• Witin Miskitu aisisa.
  • Witin nani Miskitu aisi banghwisa.
  • Witin Miskitu aisan.
  • Witin Miskitu aisaras.
  • Man Miskitu aisaia want sma?


  • Witin yul kum brisa.
  • Witin nani yul kum bri banghwisa.
  • Witin yul kum brin.
  • Witin daiwan nani briras.
  • Man yul kum briaia want sma?
Practice Complete the sentence using the right form of the verb given.
  1. Man nani Miskitu __________? (aisaia)
  2. Apia, yang nani Miskitu __________. (aisaia)
  3. Tuktiki nani ba Miskitu __________ banghwisa. (aisaia)
  4. Aisikam Bilwi ra naiwa __________ ki? (waia)
  5. Apia, witin naiwa __________. (waia)
  6. Nahwala __________. (waia)
  7. Baha waitnika nani ba sin witin wal __________ banghwan. (waia)
  8. Yauhka man dia __________? (piaia)
  9. Nu apia sna. Yang diara kum sin __________. (briaia)
  10. Yang nahwala mangu kum kum __________. (piaia)
  11. Baha tiarka nani ba plun __________ ki? (briaia)
  12. Au, witin nani plun __________ banghwisa. (piaia)
  1. Man nani Miskitu aisisma?
  2. Apia, yang nani Miskitu aisaras.
  3. Tuktiki nani ba Miskitu aisi banghwisa.
  4. Aisikam Bilwi ra naiwa auya ki?
  5. Apia, witin naiwa waras.
  6. Nahwala wan.
  7. Baha waitnika nani ba sin witin wal wi banghwan.
  8. Yauhka man dia piaisma?
  9. Nu apia sna. Yang diara kum sin briras.
  10. Yang nahwala mangu kum kum pin.
  11. Baha tiarka nani ba plun brisa ki?
  12. Au, witin nani plun pi banghwisa.

Most Miskito verbs have stems ending in a consonant, but a few verb stems end in an a or a i and these display some irregularities in the way the verb endings are added. As far as the verb forms you have studied so far are concerned, the following table summarises these. Only third person forms are shown, but the first and second forms can be deduced from these straightforwardly (e.g. like brisa she/he has, so also brisna I have and brisma you have, etc.).

consonant stems: dauk- a-stems: aisa- i-stems: bri-

























The full stem of each type of verb is best perceived in the negative, where -ras is always added directly to the stem. The final a of a-stems merges into the ending and disappears with endings that begin with an a or an i, such as the infinitive -aia, the participle -i, the present -isa, the future -aisa and so on. In the past (third person), -n is added to the stem (or the stem-final a merges into the ending -an, if you prefer to look at it that way). The final i of i-stems merges into endings that begin with an i (but the i is retained before other endings); in the past, -n (not -an) is added to the stem. Only a very small number of verb belong to the a- and i-classes. The most common ones are:

  • aisa- speak
  • wa- go
  • bri- have
  • di- drink
  • pi- eat
  • swi- leave, let, forget
  • wi- say
  • Notice that waia to go and wiaia to say have identical i-forms: wi. They also have similar present tenses (e.g. wisna I go or I say), but for "I go" it is more usual to find the irregular form auna, which you already know.

The -a or -ya ligature

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What do they mean?
  • There are many trees here.
  • This tree is very high.
  • There is a dog in the house.
  • That dog is small.
  • There are many stones on the ground.
  • In this land [they] speak Miskito (i.e. Miskito is spoken).
  • Why are those stones in the river? (What are those stones doing in the river?)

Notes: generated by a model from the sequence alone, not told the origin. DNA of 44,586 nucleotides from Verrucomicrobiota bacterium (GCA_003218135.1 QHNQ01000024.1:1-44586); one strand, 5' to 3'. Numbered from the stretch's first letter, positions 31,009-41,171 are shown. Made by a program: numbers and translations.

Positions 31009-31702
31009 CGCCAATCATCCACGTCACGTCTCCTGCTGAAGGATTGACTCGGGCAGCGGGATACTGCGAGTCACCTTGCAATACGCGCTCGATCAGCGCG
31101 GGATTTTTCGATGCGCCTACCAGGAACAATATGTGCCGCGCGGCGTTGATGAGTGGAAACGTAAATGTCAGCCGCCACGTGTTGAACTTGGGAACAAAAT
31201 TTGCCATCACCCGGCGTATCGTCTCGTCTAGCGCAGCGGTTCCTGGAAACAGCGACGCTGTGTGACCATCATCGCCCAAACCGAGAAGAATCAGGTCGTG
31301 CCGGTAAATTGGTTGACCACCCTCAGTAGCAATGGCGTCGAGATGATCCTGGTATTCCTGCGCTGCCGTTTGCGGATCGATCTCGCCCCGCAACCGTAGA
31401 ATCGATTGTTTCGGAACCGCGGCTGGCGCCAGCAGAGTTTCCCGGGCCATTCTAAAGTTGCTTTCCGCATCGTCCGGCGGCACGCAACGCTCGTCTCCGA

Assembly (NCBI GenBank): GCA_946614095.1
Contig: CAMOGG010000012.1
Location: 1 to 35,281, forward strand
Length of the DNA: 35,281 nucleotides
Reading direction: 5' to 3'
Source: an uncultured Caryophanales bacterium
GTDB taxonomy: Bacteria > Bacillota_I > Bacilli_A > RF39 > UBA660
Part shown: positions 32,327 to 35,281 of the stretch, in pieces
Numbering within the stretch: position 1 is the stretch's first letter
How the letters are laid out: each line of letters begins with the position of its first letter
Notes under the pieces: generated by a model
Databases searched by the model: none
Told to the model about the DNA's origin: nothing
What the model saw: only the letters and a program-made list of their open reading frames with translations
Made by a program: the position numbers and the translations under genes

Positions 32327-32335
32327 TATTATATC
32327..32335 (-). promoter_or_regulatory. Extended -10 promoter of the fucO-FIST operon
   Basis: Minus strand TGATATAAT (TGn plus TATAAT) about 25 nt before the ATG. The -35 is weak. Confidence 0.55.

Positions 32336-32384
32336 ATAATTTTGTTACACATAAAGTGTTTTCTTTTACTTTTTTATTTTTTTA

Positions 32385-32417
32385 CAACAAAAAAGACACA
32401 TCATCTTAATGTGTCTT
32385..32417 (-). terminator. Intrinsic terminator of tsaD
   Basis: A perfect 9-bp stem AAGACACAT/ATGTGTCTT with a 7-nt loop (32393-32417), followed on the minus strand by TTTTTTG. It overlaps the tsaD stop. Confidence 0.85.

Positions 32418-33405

• There is a lot of water in this river.
  • We will drink the water of this river.
  • Nahara dus ailal bara sa.
  • Naha dusa yakwra pali sa.
  • Utla ra yul kum bara sa.
  • Baha yula sirpi sa.
  • Tasba ra walpa ailal bara sa.
  • Naha tasbaya ra Miskitu aisisa.
  • Baha walpaya nani dia muni awala ra sa?
  • Naha awalka ra li ailal bara sa.
  • Yawan naha awalka laya diaisa.
Practice Follow this example:
  • Maria buk kum brisa. (pain sa) →
  • Maria bukka pain sa.
  1. Jan tibil kum brisa. (tara sa)
  2. Karla yul kum brisa. (sirpi sa)
  3. Yabal ba walpa kum kum brisa. (ailal)
  4. Awala ba li brisa. (tawan tuktika nani ba di banghwan)
  5. Yawan tasba brisa. (yawan iwras kan)
  1. Jan tibilka tara sa.
  2. Karla yula sirpi sa.
  3. Yabal walpaya nani ba ailal sa.
  4. Tawan tuktika nani ba awala laya ba di banghwan.
  5. Yawan wan tasbaya ra iwras kan.

There are a few nouns which suffix -a rather than -ka as a ligature:


naha dusa


naha yula

and also some which suffix -ya, e.g.


naha tasbaya


naha walpaya


naha laya

  • Notice the irregularity in li water.

Vocabulary and reading

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much, many
plural auxiliary
old man
to drink
lig. -a
cordoba, dollar, money
lig. laya
you (plural)
to leave, to let, to forget
young man, youth
to say
tall, high
we (exclusive)



Wahma wâl wark plikaia want kan, bara witin nani utla wina taki banghwan. Naha wahmika nani ba plun bri banghwras kan. Wahma kum lalah yumhpa baman bri kan. Wahma wala ba sin lalah yumhpa bri kan.

Wahma wâl na yabal ra dama kum kaiki banghwan, bara witin wal aisi banghwan.

"Anira auma ki?" wi banghwan.

"Yang wark plikisna" win.

"Yang nani sin wark plikisna. Man wal wi banghwaisna."

Check the translation


Two young men wanted to look for work, and so they left home. These young men didn't have any food. One young man only had three cordobas. The other had three cordobas too.

These two young men saw an old man on the road, and they spoke with him.

"Where are you going?" they said.

"I am looking for work," he said.

"We are looking for work too. We will go with you."

Wahma wâl ba dia daukaia want kan?

Witin nani wark plikaia want kan.

Plun bri banghwi kan?

Apia, plun bri banghwras kan.

Lalah bri banghwi kan?

Au, lalah yumhpa bri kan.

Dama kum anira kaiki banghwan?

Yabal ra kaiki banghwan.

Dama ba dia dauki kan?

Witin sin wark pliki kan.

Lesson 9